]
)

A functional approach looks like to this:

# source: https://machinelearningmastery.com/keras-functional-api-deep-learning/
visible = Input(shape=(10,))
hidden1 = Dense(10, activation='relu')(visible)
hidden2 = Dense(20, activation='relu')(hidden1)
hidden3 = Dense(10, activation='relu')(hidden2)
output = Dense(1, activation='sigmoid')(hidden3)
model = Model(inputs=visible, outputs=output)

Step 2: repeat the same steps of Day 2 until we reach the model

If you haven’t, please read the Day 2 post to understand what’s happening here.

# import libraries
import tensorflow as tf
import numpy as np
import matplotlib.pyplot as plt

# import the fashion MNIST dataset
mnist = tf.keras.datasets.fashion_mnist

# get  the train and test sets
(train_imgs, train_labels), (test_imgs, test_labels) = mnist.load_data()

# set the labels
labels = ['Top', 'Pants', 'Pullover', 'Dress', 'Coat', 'Sandal', 'Shirt', 'Sneaker', 'Bag', 'Ankle boot']

# Check shapes
print('There are {} images on this set.'.format(train_imgs.shape[0]))
print('The images are in the {} x {} pxs format.'.format(train_imgs.shape[1], train_imgs.shape[2]))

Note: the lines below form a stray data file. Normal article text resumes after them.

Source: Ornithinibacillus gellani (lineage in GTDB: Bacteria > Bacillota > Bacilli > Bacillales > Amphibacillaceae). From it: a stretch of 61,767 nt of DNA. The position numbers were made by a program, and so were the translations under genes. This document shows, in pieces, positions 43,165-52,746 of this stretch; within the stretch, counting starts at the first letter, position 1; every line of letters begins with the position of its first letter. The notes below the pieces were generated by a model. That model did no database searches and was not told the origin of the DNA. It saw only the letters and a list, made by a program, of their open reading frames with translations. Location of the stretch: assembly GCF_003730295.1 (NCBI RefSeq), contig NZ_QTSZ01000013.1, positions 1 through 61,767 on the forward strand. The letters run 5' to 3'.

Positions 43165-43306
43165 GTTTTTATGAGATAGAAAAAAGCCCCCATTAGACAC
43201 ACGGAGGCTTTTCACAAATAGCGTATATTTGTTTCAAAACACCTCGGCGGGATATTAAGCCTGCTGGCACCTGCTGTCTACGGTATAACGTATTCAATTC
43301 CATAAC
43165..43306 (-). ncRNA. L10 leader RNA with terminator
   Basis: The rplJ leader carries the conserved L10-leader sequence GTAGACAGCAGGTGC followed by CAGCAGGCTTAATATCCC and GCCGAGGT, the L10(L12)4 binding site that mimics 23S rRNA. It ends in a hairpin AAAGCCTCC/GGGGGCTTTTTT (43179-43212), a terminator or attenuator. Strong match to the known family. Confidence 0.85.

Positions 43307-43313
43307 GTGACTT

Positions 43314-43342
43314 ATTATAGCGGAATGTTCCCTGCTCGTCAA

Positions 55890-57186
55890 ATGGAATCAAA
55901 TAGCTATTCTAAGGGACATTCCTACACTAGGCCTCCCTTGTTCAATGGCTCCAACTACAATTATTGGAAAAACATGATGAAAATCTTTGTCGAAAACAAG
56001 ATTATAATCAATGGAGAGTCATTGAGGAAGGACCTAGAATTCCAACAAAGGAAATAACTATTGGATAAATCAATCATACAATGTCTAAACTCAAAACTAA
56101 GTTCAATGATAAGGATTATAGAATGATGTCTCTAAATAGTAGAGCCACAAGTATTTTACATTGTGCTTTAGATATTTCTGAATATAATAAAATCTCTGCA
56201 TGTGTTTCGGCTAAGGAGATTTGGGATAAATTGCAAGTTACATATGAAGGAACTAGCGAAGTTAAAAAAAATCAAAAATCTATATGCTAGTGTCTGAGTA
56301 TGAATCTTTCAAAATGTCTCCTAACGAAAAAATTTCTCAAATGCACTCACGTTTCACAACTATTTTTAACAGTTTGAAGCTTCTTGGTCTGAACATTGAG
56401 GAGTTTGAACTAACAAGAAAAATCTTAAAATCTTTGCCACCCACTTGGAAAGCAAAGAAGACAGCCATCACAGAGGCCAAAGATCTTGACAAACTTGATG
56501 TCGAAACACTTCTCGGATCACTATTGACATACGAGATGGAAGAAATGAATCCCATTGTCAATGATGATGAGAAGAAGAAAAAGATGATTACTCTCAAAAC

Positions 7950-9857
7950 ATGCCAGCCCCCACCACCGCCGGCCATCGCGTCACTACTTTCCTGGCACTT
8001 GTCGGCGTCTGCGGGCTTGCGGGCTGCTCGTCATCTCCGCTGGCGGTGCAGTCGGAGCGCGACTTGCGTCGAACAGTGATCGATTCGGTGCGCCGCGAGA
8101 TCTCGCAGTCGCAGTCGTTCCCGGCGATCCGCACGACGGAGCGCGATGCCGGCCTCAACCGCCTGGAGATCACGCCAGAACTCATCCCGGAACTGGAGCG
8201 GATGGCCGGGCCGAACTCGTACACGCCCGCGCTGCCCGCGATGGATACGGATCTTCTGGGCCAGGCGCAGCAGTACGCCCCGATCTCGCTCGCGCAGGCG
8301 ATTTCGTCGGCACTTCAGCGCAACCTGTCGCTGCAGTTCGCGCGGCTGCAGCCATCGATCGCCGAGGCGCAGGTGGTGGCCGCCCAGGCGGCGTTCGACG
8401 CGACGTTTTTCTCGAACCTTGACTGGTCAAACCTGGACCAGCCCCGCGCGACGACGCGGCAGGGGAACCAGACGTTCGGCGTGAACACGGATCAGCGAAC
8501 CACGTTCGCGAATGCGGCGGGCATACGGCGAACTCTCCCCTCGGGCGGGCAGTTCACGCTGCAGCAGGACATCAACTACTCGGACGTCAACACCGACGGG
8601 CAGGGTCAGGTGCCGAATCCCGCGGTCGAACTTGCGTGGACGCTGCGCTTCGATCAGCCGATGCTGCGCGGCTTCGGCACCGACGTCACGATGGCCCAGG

Step 3: preprocess the images

Before feeding the network with the images, they have to be reshaped in order to add 1 single color channel. Since reshaping is a preprocessing step – such like normalisation – I have created a function that will normalize and reshape the arrays of images.

def preprocess(trainset, testset):
  # normalize
  trainset = trainset / 255.0
  testset  = testset / 255.0
  
  # reshape dataset to single channel
  trainset = trainset.reshape((trainset.shape[0], 28, 28, 1))
  testset  = testset.reshape((testset.shape[0], 28, 28, 1))

  return trainset, testset

# normalize and reshape images
train_imgs, test_imgs = preprocess(train_imgs, test_imgs)

Step 4: build the model

Today, we will use the model class to define the outer model. It uses the Model API provided by Keras. This class:

  • Exposes the fit, evaluate and predict methods.
  • Exposes the list of its inner layers.
  • Exposes saving and serialization APIs.

But before, a few explanations about the model.

I have decided to add a Convolutional and a MaxPool layer. To understand what they are for, please read this article. Then, I will add a Dropout layer to try avoiding overfitting.